*It was a great tour and I learned some new things about the process of distilling. For instance, I won’t be able to hide a still from Catherine in our back garden when we find a place to settle. I will need to be upfront! My scrumpy making last year was interesting and engaging, this is altogether a new level and will need Catherine’s full support, especially as the stills themselves cost half a million quid!!!

I had the good fortune to meet fellow newbie #vanlife people TJ and Laura. They were on the whisky tasting with me. I love how coincidences work and how the law of attraction brings like-minded souls together.

TJ and Laura kindly posing at the bar in the Mash Tun Bar in the Blair Athol Distillery

TJ is from Montana, USA and loves his whisky and, like me, is an Aberlour fan. In fact, he trumped me by telling me of an Aberlour I had no idea about (A’bunadh Alba)! Love it! What really made me smile was when I discovered that Laura was from Lanark, our next stop on our journey!!! The funny part was when I said to them “I have a good friend (Jim) we will be meeting up with when we are in Lanark – he is from a place called Wishaw”, “Wishaw!” TJ exclaimed, “I don’t believe it!”, as he and Laura looked at each other. “You have to go to the Artesan in Wishaw” he tells me. “It has like 3000 whiskies which you can never find in any other bar”! I couldn’t believe it. It’s hilarious and I can’t wait to share it with my mate Jim, and tell him someone (from the USA) recommended that I visit Wishaw … he will no doubt find that hilarious as no bugger would ever consider stepping foot inside Wishaw unless it was to visit the local Aldi!!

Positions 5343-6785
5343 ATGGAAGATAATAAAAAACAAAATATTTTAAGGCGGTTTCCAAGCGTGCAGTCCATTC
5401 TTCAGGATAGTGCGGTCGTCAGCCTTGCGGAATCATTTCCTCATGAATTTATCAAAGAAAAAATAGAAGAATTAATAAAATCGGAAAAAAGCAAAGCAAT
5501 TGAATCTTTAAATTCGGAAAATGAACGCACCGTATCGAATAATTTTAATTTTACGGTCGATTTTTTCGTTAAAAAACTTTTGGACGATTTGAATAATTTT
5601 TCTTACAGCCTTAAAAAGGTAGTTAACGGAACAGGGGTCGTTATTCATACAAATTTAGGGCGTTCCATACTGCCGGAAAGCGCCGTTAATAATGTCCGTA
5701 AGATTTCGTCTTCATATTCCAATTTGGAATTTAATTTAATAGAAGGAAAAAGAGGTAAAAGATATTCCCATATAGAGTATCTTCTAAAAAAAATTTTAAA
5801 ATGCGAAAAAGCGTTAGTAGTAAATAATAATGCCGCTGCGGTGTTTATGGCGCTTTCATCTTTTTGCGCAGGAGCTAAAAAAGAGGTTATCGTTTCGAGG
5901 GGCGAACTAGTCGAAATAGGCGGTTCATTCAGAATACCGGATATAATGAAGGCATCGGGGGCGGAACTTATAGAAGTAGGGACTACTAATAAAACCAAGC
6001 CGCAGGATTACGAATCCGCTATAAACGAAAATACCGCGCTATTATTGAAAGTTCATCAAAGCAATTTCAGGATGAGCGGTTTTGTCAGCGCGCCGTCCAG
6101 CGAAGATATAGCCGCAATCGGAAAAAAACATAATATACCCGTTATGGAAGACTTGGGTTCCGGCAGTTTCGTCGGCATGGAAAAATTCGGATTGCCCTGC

Anyways, 10 tastings later and I had to bid my new friends farewell as I suspected Catherine might be wondering where I was.* Indeed she was and had just texted me asking “are you ok”? In fairness, that was after two and a half hours and she knows what I’m like … best to check now and make sure he hasn’t settled in for the night where whisky is concerned!

*The tour was advertised as 75minutes long, but i “had to” check out some whiskies I had never heard of, like the Mortlach 12 and 16-year-old in the distillery bar afterwards!!. One has to seriously commit to one’s art if one is to be taken seriously as an artiste!!!!

1 thought on “Day 77 of #vanlife”

  1. Hi Def don’t go to Wishaw for any reason… it’s got to be one of the worst places on earth.. I won’t bore you with ‘why’ unless you want to waste some of your life🤣. Btw.. it was a little place called Wiston, South of Lanark I came from!) I worked with the whisky industry in my early days ( Seagrams and Hiram Walker).. but that’s for another day. Distilleries still amaze me and I, like you, could spend many a happy hour ( lifetime!) in them. However, they can be dangerous places… I knew a chap once who fell into a Vat full of whisky and almost drowned… had to get out three times to go to the loo!!!! One of the best stories was back in the 70’s, the Japanese got permission to take pictures of Stathisla-Glenlivet distillery ( it’s where Seagrams started life!) and then constructed an identical distillery in Japan ( named a village Scotland – so they could say it was produced in Scotland!). However, the whisky was rubbish…. Had to explain that the key ingredient is the Scottish water which really pissed them off! Started to import water from Scotland at an exorbitant price and today Japanese whisky is pretty good!!! Anyway, keep posting – they are amazing reads! J